Tuesday, January 20, 2009

All Mod Cons

I ride a G.S. scooter with my hair cut neat...

The Mods (short for Modernists) were part of a British subculture; a lifestyle of the youth that began in London in the 1950's and peaked in popularity in 1960's. The Mods had a unique style, adopting trendy Italian and French fashions; Italian jackets with narrow lapels, thin ties, mohair suits, sweaters, zoot suits, clothes featuring pop art such as jackets made from the union flag, French style haircuts, even bowling shoes. They drove scooters instead of motorbikes to protect their clothes from being stained. They wore military coats over their clothes to protect them from the elements.

The Mods rivals were the Rockers, who were more akin to greasers. The Rockers wore leather jackets and rode motorcycles.

[Are You a Mod or Rocker?]

One of the early Mod bands was The High Rollers. They're manager was a bloke named Peter Meaden who was a Mod. He wanted a Mod band and directed their first single Zoot Suit/I'm the Face toward the Mods. A Zoot Suit was a style of suit popular with that crowd and a Face or Ace Face was kind of a leader in the Mod culture. The single failed to chart and the band changed managers and their moniker to The Who. With their edgy sound and wild stage show they became very popular among the British Mods. Their blend of anthemic rock and rhythm and blues would become known as "Maximum R and B".

Pete Townshend would later write a rock opera about the Mods in The Who's 1973 classic album Quadrophenia. The story of Jimmy, a schizophrenic Mod who suffered with four personalities (each represented a member of The Who).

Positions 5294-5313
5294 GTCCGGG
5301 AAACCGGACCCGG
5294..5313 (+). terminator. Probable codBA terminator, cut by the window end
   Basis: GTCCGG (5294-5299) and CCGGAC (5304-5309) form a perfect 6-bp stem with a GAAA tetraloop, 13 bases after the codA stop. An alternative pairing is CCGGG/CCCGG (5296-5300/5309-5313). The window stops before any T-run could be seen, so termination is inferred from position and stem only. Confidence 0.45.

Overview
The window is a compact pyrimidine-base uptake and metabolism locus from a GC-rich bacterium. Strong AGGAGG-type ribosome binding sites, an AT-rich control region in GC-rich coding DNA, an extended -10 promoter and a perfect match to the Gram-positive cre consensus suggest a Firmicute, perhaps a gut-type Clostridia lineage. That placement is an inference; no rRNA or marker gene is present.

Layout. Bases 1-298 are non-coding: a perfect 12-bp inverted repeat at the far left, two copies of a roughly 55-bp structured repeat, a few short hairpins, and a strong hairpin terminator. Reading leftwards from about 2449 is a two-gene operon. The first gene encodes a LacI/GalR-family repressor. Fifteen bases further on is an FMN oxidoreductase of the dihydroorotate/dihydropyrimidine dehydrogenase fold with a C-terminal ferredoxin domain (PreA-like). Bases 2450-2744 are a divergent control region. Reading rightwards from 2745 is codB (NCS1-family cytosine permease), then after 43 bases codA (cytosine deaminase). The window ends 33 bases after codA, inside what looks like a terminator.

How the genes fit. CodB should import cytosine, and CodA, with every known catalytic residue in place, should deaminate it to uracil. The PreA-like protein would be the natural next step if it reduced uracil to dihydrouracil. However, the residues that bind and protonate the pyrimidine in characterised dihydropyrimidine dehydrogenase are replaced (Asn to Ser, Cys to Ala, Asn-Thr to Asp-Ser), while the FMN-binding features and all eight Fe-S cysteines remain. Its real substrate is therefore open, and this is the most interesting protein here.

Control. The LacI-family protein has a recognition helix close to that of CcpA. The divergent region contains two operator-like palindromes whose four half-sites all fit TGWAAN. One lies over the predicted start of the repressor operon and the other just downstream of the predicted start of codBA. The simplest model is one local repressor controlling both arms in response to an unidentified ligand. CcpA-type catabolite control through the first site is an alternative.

[The Who - I Can't Explain]

Another popular Mod band was The Kinks.

[The Kinks - Gotta Move]

In the late 1970's The Jam lead the way for a Mod revival. The trio from Surrey, England flashed their Who and Kinks influence like a calling card. The album titles reflected the Mod influence; This is The Modern World, All Mod Cons (short for "all modern conveniences", a play on words). The Jam was very popular in Britain, but they never achieved the same success in the states.

Also in 1979 the film version of Quadrophenia was released. The film true to the original Quadrophia story line documented the feel of the original Mod movement of the 60's.

[The Jam - In the City]

I recently discovered the Len Price 3; direct descendants in the Who, Kinks, Jam family line. Listening to their 2007 release Rentacrowd reminds me of the early Townshend written singles and early Jam records; very Mod indeed.

[Len Price 3 - Rentacrowd]

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